Besides working with a wide range of difficulties (see next page), particular interests are the often linked issues of bereavement, loss and depression, attachment patterns, understanding and managing anger, eating disorders, managing change and unexplained physical symptoms including chronic pain or bouts of illness which don't respond to medical intervention.

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Who do I work with and where?

I work with adults experiencing a wide range of difficulties,including anger, anxiety, stress, depression, eating disorders,family problems, relationship problems and workplace issues,for open-ended or short-term counselling. I'm a counsellor in Islington also offering counselling and therapy in Waterloo. These Islington and Waterloo venues are close to mainline, underground and bus services and easily reached by people living, working or passing through central London or north London and the City.

Listed on BACP's It's good to talk website (Seeking a Therapist).

See my blog for mental health and therapy news. Recent posts on my counselling blog include: Rising costs of mental healthcare and adult antidepressant risks (see below); EU referendum fallout (see below); how are your relationships?; when Christmas isn't merry; stress at work; perinatal mental health services

Any questions?

I answer commonly raised issues on the FAQ page but please do get in touch if you have any questions about my counselling service or anything I've written here. I offer a free 15-20 minute telephone consultation (07896 268349) to help you decide about counselling.

Blog 'taster' - What progress in mental health?

6 March 2017 - NHS England has published a report reviewing progress over the past year towards achieving the commitments made in Implementing the Five year forward view for mental health.

It covers 7 areas: children and young people's mental health; perinatal mental health; adult mental health; health and justice; suicide prevention; testing new approaches; harnessing digital delivery and infrastructure and hard-wiring the system.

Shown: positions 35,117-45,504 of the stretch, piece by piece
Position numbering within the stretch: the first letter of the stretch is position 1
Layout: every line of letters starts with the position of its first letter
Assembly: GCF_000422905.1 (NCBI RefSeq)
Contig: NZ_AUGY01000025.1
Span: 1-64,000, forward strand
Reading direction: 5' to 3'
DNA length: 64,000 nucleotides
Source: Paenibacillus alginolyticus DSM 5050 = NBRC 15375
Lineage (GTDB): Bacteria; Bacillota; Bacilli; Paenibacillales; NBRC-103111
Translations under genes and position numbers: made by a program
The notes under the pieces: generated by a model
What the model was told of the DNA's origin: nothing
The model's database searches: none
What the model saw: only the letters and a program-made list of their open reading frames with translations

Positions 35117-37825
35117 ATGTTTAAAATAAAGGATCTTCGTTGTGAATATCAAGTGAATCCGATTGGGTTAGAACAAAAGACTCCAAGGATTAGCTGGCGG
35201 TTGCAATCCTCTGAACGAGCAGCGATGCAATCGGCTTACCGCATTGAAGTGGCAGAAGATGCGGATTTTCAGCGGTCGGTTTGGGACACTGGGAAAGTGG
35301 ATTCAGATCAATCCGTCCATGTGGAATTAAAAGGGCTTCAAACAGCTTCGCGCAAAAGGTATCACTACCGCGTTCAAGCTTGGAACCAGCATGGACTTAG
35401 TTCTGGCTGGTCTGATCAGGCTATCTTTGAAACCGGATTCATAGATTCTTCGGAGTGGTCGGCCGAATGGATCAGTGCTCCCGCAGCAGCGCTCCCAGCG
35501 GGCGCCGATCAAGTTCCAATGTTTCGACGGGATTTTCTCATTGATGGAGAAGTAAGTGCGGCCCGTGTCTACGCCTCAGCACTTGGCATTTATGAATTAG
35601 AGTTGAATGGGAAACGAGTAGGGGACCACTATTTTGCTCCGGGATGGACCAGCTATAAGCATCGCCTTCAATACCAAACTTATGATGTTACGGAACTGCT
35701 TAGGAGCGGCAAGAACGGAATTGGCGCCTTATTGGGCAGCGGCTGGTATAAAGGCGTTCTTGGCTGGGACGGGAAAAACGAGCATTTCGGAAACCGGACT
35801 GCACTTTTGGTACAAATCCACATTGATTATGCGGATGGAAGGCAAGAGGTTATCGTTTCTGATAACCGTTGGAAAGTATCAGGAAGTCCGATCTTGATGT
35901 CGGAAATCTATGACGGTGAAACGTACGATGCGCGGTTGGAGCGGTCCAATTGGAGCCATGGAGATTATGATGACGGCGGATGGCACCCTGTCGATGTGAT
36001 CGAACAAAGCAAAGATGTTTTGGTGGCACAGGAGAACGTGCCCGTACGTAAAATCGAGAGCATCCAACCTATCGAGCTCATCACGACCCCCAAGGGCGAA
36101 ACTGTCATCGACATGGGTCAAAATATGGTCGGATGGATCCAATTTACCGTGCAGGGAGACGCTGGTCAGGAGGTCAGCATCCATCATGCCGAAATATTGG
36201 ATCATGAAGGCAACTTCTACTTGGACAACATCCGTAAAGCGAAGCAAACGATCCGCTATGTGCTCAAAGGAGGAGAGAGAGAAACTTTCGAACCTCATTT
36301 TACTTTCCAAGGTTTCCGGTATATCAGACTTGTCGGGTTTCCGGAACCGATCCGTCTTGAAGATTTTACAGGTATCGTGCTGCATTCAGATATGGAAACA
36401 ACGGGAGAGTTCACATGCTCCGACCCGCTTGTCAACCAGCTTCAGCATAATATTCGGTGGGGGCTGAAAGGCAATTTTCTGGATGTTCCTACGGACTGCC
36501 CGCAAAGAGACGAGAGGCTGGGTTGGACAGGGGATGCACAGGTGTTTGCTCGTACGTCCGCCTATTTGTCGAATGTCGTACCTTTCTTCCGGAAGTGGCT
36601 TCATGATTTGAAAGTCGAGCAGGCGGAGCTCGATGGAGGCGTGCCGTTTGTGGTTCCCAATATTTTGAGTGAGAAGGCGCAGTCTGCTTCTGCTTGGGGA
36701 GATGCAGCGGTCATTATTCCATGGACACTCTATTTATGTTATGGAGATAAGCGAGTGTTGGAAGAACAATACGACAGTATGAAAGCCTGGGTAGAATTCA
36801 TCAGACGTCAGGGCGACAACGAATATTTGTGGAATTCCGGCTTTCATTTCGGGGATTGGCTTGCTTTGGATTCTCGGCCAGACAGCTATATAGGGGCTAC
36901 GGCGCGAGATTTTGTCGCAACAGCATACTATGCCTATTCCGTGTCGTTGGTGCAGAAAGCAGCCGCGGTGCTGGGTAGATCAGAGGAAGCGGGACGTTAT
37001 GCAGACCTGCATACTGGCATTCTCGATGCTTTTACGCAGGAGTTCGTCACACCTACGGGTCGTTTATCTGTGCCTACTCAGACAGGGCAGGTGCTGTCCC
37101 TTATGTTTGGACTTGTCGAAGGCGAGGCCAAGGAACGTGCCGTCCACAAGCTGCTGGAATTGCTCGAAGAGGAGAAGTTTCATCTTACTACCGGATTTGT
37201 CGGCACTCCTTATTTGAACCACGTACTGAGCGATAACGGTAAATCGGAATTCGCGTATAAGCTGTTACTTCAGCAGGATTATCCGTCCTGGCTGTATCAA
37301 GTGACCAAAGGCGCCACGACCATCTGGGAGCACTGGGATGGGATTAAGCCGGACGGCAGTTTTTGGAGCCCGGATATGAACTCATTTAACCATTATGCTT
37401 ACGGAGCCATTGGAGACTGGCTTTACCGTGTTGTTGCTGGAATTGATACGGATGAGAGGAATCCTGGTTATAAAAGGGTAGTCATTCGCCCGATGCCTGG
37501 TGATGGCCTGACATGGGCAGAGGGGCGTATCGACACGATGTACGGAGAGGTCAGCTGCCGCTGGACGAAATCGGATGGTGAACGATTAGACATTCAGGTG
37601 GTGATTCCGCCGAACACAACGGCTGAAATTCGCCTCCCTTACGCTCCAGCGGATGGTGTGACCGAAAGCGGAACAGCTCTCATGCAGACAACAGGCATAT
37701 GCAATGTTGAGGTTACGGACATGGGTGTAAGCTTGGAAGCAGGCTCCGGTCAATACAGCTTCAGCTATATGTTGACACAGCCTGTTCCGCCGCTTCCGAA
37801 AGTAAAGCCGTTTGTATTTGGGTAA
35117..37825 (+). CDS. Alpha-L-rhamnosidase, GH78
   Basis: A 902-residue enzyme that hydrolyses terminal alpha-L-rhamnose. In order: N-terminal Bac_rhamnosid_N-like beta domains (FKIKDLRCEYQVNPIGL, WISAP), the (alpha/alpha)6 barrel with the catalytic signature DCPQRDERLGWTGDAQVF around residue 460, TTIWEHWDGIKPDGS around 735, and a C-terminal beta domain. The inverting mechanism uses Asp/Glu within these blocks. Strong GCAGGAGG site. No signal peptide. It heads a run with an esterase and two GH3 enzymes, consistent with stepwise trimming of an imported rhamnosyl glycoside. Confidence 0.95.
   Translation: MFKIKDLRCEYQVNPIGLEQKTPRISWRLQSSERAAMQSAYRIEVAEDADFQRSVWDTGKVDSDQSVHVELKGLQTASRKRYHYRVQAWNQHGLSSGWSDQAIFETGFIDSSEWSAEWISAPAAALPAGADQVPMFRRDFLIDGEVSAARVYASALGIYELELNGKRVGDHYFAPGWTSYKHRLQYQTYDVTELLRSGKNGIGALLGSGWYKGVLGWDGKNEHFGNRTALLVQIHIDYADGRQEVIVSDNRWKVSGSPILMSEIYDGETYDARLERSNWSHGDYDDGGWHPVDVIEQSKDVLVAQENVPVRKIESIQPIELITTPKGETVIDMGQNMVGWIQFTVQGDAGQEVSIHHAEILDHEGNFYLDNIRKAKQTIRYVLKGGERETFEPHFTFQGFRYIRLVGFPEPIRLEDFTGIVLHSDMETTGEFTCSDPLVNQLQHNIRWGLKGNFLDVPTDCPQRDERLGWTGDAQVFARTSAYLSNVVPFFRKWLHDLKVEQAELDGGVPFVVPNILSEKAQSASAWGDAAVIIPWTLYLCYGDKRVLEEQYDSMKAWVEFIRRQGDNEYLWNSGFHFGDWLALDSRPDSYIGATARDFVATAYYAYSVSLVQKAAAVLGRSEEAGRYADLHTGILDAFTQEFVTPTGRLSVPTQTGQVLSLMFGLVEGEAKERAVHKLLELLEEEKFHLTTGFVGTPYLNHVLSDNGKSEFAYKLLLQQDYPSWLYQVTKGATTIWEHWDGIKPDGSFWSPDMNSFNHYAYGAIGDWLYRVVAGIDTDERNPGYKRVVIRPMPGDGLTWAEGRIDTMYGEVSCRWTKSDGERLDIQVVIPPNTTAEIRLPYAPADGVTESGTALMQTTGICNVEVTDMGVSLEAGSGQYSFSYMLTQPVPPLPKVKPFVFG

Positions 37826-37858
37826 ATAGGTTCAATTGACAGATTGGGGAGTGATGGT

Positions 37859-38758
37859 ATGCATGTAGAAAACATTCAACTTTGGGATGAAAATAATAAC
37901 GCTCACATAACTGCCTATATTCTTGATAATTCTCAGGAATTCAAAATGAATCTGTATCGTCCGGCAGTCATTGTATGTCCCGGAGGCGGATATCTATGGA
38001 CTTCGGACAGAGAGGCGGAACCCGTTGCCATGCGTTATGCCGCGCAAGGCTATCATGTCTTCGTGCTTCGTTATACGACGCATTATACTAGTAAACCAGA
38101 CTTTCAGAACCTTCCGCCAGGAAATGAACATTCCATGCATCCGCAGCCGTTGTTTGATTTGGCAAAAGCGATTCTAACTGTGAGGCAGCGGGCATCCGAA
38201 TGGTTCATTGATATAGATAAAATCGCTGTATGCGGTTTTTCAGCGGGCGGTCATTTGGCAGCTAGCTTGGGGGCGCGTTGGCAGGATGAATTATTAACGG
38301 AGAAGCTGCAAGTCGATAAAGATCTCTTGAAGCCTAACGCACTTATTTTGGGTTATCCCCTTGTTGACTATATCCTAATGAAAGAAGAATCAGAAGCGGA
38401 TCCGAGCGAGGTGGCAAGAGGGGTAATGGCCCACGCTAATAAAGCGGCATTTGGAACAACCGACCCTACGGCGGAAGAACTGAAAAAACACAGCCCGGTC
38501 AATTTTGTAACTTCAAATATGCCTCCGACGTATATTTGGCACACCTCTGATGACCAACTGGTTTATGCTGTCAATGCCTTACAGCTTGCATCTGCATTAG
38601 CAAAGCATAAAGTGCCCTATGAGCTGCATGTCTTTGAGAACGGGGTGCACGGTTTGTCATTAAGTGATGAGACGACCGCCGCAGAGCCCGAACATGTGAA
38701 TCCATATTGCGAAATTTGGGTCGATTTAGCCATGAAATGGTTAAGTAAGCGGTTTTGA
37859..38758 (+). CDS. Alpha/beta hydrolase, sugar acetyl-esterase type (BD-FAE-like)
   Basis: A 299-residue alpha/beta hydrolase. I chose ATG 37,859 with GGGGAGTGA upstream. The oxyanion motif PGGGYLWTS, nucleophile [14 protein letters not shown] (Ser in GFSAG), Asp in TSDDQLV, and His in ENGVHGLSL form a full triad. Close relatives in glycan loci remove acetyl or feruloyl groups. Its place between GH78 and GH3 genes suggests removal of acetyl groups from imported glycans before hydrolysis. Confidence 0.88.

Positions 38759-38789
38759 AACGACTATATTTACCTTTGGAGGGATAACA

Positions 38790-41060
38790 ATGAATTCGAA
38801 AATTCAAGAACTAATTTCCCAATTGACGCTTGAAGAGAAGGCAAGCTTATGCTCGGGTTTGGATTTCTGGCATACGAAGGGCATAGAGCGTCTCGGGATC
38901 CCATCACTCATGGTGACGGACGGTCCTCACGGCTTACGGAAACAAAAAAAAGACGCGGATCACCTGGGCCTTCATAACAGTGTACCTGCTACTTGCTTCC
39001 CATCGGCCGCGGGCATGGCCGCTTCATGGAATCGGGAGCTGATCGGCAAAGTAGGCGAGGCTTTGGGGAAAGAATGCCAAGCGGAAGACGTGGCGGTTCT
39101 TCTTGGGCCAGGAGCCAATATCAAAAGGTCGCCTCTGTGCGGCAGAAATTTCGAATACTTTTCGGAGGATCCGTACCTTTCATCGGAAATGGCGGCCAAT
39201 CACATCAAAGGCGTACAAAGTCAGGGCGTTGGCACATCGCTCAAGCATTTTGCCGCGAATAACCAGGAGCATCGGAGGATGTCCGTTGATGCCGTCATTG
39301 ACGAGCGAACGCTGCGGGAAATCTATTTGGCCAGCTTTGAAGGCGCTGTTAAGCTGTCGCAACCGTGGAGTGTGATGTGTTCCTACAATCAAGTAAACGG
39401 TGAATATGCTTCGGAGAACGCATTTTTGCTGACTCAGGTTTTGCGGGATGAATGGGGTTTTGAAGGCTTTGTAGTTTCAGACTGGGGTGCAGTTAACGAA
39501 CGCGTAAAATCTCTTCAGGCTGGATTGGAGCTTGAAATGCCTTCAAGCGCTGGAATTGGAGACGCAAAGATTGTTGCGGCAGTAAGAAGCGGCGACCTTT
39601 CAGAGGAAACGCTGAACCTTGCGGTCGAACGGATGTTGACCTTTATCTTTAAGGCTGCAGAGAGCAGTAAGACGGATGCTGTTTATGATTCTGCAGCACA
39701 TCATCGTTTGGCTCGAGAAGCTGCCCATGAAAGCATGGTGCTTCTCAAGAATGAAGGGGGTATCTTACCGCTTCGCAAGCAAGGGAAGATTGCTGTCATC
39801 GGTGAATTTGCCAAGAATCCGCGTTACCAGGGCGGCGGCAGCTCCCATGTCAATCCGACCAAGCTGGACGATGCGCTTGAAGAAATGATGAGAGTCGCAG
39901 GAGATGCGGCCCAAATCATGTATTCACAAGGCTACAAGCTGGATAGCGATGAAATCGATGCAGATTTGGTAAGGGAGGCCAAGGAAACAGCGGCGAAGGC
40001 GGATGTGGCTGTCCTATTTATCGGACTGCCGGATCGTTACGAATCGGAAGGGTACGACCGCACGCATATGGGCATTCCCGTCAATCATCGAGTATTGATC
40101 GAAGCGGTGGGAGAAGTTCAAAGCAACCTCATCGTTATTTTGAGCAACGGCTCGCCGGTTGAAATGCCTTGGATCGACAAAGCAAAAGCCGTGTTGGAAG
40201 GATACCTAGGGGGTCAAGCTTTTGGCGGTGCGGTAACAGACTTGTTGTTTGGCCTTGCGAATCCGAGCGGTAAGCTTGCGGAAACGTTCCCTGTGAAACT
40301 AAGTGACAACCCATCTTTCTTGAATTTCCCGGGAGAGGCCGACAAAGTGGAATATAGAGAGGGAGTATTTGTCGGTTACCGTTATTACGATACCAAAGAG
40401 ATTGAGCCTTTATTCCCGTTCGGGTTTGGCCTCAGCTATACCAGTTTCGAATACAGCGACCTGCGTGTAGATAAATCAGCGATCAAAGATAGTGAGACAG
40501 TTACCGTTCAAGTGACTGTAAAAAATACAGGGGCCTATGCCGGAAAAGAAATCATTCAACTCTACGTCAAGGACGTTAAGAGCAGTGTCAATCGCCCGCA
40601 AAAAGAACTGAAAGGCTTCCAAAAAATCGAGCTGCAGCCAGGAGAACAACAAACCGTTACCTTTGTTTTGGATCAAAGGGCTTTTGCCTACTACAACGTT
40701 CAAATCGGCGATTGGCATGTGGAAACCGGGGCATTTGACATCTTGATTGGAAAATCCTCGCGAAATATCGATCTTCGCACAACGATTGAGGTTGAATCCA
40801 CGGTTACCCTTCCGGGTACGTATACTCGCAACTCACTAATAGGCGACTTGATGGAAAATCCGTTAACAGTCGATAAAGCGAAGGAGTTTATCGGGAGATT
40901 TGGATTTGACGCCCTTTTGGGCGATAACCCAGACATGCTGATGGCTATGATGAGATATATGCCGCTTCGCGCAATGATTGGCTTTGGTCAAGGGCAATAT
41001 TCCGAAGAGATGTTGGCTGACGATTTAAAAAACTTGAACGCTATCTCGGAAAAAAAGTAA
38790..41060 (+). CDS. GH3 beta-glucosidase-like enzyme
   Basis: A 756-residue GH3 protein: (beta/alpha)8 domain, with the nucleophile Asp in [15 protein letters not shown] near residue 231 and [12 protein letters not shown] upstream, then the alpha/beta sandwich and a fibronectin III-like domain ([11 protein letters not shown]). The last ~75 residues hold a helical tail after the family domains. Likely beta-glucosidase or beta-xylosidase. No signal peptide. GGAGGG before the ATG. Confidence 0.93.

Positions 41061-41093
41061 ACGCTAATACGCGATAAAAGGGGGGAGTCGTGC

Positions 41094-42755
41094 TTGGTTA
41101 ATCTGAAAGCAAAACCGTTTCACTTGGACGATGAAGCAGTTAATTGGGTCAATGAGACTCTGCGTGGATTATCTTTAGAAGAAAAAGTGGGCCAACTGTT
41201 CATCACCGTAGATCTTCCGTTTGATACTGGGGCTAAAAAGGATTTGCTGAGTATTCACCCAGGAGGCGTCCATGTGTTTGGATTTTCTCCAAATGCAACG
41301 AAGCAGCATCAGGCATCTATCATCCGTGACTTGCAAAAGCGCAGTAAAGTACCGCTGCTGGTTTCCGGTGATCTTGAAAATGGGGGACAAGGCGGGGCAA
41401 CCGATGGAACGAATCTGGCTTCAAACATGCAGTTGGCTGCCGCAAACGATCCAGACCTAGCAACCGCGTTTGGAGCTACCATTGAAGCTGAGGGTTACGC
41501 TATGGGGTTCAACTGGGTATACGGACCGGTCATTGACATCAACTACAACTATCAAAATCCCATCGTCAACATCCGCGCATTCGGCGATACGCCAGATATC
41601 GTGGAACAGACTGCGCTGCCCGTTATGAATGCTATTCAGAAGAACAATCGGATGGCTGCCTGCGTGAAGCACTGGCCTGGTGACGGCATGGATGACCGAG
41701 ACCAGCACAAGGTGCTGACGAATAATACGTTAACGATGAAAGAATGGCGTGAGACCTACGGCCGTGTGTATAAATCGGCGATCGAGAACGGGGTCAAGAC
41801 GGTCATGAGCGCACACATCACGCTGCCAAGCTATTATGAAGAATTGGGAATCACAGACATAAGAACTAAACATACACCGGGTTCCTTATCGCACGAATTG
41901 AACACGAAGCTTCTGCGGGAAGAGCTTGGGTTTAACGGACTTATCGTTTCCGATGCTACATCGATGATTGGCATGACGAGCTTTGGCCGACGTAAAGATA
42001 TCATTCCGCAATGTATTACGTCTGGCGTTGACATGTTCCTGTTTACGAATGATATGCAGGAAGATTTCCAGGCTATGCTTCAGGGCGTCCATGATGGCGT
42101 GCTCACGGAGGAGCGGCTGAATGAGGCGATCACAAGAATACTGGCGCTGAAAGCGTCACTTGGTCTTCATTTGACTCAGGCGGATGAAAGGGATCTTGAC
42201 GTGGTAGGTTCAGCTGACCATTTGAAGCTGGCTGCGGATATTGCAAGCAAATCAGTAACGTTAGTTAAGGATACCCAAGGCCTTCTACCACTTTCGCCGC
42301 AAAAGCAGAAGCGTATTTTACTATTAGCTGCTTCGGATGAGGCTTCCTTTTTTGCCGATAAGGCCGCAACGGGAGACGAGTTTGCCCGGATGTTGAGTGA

While some encouraging progress has been made it's clear that mental health service provision 'on the ground', as experienced by patients, leaves much to be desired. A huge elephant in the room is surely the postcode lotteries produced by having 200 Clinical Commissioning Groups covering England alone, with different policies and levels of adherence to planning guidance. One aspect of this postcode lottery situation is that even when funding has been agreed, for example for children and young people's services, not all these CCGs ringfence it so it gets diverted into the general expenditure.

It's a tough one, as demand for services is clearly rising but at the same time, short-termism in many policy areas in the UK mean that longer term, effective solutions, which may be costlier in the short term, are not used. Psychological therapy is a good example of this - it's often not helpful (counselling often not offered) and it's costlier overall that many are offered very little choice of treatment in primary care, of short duration, only to have to return to the GP further down the line to ask for more help. As one commissioner said at a conference earlier today, we need to fundamentally rethink how we run health services, to incorporate both mental and physical healthcare, without the all too common ineffective and expensive separation. Read about it here.

Why might this affect you? You or a family member, partner or friend may need such services at some point, for example for anxiety or depression, and getting NHS treatment in your area will depend on how your local CCG manages its funds and whether (for example in the case of the 4 new mother and baby units) your area is thought to have 'greater need'. Otherwise it could be a choice of going without appropriate help or going privately, which of course not everyone can do. You might find it interesting and helpful to keep up with what your local commissioners, patient groups and Healthwatch are doing - GP surgeries and libraries should have details of these.